Tire Pressure and Loading Limits
Rollovers are more likely to occur on rural roads and highways—particularly undivided, two-way roads or divided roads with no barriers. When a vehicle goes off a rural road, the vehicle can overturn when it strikes a ditch or embankment, or is tripped by soft soil. Nearly 75% of all rollover crashes occur in rural areas, so practice caution when driving on rural roads.
Improperly inflated and worn tires can be especially dangerous because they inhibit your ability to maintain vehicle control, the most important factor in reducing the chance of rollover. Worn tires may cause the vehicle to slide sideways on wet or slippery pavement, sliding the vehicle off the road and increasing its risk of rolling over. Improper inflation can accelerate tire wear, and can even lead to tire failure. It is important to maintain your tires properly, and replace them when necessary.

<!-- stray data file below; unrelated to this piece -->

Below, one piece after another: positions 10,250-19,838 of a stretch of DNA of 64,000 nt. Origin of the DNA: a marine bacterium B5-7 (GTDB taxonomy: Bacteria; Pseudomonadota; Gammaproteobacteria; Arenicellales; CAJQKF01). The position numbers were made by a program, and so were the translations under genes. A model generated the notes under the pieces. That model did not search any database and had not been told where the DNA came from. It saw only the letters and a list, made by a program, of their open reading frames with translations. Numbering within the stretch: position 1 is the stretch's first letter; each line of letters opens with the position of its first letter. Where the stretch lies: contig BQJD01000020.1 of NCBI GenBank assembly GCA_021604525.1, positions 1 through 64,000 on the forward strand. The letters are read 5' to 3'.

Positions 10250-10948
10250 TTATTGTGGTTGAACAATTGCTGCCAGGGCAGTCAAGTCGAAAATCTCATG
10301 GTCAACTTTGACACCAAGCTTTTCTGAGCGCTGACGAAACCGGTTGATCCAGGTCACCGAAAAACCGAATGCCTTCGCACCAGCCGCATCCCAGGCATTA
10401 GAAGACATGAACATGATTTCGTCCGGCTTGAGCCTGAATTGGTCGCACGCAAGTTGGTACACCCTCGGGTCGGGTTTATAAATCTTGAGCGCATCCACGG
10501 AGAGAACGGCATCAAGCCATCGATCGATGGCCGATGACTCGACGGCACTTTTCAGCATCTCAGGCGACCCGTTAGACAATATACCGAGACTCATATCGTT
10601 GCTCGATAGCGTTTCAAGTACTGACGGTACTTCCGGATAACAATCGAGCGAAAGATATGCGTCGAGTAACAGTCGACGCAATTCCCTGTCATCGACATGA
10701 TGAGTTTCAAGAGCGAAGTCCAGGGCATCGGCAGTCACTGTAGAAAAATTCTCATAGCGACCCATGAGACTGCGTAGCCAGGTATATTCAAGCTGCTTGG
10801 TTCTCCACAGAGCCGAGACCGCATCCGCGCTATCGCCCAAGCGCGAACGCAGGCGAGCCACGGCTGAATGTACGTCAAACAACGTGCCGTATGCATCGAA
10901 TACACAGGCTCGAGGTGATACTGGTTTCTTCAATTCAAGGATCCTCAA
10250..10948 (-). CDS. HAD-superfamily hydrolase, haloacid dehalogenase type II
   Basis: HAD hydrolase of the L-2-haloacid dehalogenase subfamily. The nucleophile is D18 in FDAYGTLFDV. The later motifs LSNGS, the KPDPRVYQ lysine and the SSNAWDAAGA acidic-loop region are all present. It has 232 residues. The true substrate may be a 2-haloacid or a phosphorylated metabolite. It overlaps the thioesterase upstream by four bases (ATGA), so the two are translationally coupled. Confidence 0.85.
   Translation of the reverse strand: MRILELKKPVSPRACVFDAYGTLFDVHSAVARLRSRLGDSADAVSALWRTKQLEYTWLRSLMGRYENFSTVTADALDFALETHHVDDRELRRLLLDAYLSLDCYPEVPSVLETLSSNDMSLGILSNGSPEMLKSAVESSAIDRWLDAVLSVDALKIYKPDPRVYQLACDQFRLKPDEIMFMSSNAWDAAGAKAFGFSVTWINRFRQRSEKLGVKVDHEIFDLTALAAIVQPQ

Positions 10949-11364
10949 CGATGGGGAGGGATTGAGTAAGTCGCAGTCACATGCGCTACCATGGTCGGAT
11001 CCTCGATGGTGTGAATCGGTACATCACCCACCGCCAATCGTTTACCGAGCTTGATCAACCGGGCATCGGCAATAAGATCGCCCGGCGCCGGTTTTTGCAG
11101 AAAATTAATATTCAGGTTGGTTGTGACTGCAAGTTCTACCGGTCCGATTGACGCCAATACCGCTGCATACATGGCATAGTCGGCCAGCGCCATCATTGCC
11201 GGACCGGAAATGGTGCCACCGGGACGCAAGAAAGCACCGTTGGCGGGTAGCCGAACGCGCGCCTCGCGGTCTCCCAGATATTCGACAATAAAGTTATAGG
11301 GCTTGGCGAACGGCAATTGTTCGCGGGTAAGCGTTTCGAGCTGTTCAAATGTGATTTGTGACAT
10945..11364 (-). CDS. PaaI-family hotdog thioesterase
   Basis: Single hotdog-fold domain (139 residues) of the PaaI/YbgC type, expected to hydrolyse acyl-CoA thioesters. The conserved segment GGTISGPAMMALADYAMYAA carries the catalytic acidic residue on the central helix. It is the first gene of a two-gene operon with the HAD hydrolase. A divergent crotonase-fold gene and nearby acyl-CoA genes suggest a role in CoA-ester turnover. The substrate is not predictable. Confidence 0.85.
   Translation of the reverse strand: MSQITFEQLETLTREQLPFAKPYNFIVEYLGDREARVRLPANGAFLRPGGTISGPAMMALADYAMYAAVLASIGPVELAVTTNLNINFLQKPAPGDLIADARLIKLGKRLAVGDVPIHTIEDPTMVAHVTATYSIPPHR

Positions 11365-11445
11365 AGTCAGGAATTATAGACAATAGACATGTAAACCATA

Consult your vehicle's owner’s manual to determine the maximum safe load for your vehicle, as well as proper load distribution. If you’re using a roof rack, pay special attention to the manufacturer’s instructions and weight limits. Any load placed on the roof will be above the vehicle’s center of gravity, and will increase the vehicle’s likelihood of rolling over.